Apr 14, 2008 (CIDRAP News) – Animal health officials in South Korea yesterday said an H5N1 avian influenza outbreak was confirmed at a fourth farm, amid reports of several more suspected outbreaks, a day after Russia's agriculture ministry said the virus had struck birds in the far eastern part of the country.
Kim Chang-sup, an agriculture ministry official, said government tests confirmed an H5N1 outbreak at a chicken farm in Yeongam, about 236 miles southwest of Seoul, according to an Apr 12 report from the Associated Press. Yeongam is a county in South Jeolla province, which borders North Jeolla province, where recent outbreaks have been reported at farms in Gimje and Jeongeup.
Kim said birds from six other suspected outbreaks are being tested for the H5N1 virus. However, Xinhua, China's state news agency, reported yesterday that South Korean officials said 29 suspected or confirmed H5N1 outbreaks have been reported since the virus reemerged in late March after a year's lapse.
Ryu Chul-hyuk, a South Jeolla provincial official, told the AP that authorities have culled 470,000 chickens and ducks at 20 farms within 1.8 miles of the latest confirmed outbreak.
Experts in South Korea have noted some differences in the pattern of the country's recent H5N1 outbreaks, the Korea Times, an English-language newspaper, reported today. Past outbreaks occurred during cooler months, whereas the most recent outbreaks have surfaced during warmer weather. Also, the fresh outbreaks have hit ducks, whereas previous outbreaks only involved chickens, according to the Times report.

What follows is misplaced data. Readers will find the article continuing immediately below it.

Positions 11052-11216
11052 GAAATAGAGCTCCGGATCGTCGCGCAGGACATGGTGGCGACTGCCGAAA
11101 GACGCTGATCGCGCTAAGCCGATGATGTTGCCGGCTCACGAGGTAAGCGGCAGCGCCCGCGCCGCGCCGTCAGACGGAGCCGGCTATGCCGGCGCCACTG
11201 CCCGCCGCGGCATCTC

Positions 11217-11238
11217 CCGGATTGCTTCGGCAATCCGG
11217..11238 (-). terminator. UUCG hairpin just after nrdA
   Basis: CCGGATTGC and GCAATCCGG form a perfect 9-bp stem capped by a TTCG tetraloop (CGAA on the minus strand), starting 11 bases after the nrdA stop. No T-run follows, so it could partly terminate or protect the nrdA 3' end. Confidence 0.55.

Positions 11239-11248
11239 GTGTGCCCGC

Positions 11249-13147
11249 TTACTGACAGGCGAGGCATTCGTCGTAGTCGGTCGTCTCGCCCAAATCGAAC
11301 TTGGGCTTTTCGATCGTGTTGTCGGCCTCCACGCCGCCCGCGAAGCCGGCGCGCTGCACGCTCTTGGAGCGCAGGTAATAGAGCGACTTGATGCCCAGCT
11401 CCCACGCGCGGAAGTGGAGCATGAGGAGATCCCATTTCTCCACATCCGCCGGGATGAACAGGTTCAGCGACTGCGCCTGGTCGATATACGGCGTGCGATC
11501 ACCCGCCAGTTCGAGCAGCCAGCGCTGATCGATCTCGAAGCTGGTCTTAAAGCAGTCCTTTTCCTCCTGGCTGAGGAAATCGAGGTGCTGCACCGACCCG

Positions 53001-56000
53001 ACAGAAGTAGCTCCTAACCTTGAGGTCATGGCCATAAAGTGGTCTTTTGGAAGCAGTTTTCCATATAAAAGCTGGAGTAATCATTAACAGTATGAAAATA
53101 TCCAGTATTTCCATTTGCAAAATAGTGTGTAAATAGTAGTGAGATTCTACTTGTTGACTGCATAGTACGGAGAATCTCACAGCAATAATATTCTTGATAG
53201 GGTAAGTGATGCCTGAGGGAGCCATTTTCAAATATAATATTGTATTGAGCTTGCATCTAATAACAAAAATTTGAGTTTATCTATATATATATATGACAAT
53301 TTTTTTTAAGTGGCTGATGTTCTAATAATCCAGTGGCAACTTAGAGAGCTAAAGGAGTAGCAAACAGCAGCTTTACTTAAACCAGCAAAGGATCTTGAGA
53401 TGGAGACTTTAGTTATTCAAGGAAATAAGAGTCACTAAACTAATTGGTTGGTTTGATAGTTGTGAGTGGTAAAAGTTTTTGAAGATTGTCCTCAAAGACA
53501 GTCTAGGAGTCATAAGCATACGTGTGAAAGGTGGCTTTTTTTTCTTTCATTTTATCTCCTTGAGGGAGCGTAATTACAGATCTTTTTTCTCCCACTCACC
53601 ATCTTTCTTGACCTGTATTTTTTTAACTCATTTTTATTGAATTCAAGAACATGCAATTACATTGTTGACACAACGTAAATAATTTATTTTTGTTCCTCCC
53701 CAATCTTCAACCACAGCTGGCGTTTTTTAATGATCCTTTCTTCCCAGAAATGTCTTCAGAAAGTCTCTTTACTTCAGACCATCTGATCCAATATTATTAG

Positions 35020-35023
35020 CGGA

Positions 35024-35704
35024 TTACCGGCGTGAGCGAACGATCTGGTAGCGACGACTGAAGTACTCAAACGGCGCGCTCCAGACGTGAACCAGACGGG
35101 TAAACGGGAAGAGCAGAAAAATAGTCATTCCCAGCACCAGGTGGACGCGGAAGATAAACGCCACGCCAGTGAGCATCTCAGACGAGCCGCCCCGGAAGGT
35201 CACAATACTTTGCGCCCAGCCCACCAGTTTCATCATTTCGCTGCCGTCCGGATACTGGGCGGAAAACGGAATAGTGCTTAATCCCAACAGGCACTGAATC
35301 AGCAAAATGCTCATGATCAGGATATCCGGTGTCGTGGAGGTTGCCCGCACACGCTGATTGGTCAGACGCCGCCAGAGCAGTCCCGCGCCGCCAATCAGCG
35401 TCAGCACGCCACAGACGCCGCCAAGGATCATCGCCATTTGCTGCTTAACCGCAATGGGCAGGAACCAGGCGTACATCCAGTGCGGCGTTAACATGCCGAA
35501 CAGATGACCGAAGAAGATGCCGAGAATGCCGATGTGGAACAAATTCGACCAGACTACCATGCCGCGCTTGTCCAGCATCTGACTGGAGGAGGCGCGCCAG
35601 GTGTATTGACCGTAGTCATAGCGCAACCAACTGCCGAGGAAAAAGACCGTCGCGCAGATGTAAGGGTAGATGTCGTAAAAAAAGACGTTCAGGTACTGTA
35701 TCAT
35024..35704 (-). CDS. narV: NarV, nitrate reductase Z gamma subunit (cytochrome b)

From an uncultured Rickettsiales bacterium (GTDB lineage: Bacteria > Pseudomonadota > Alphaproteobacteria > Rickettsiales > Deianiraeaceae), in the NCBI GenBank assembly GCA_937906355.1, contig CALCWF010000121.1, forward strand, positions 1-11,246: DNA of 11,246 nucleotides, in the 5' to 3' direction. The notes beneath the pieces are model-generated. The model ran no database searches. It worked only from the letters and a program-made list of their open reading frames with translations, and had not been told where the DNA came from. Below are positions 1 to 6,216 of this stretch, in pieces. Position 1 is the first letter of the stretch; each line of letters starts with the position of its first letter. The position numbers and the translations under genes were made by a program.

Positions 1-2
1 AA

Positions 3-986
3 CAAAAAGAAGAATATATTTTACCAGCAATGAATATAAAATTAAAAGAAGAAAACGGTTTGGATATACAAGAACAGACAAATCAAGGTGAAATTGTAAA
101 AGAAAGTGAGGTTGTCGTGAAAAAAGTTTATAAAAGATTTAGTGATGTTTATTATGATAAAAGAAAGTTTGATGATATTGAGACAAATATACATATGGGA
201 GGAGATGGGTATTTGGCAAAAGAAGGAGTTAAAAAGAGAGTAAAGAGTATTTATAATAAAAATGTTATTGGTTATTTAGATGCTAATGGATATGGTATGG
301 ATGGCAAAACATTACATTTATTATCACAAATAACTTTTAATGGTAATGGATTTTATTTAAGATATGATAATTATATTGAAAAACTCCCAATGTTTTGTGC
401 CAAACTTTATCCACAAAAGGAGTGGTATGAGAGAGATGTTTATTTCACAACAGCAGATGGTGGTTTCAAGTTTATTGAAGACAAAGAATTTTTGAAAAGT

South Korea's food and agriculture ministry, however, appeared to downplay the developments and said warmer weather would kill off the virus, the Times report said. The ministry will release an interim report on the H5N1 outbreaks on Apr 16 or 17, according to the Times.
Elsewhere, agriculture officials in Russia recently confirmed an H5N1 outbreak in chickens at a village in the far eastern region of Primorye, according to an Apr 12 report from Agence France-Presse. The outbreak marks the first recurrence of the disease in Russia since December 2007, when the virus hit backyard poultry in the Rostov region in western Russia, according to past reports from the World Organization for Animal Health (OIE).
In a report filed with the OIE on Apr 11, Russian officials said the virus struck 21 unvaccinated chickens and 7 guinea fowl. The remaining 14 birds, which included 6 ducks, were destroyed. Officials reported that the source of the virus was probably "hunted wild ducks and geese."
OIE reports on 2008 South Korean and Russian H5N1 outbreaks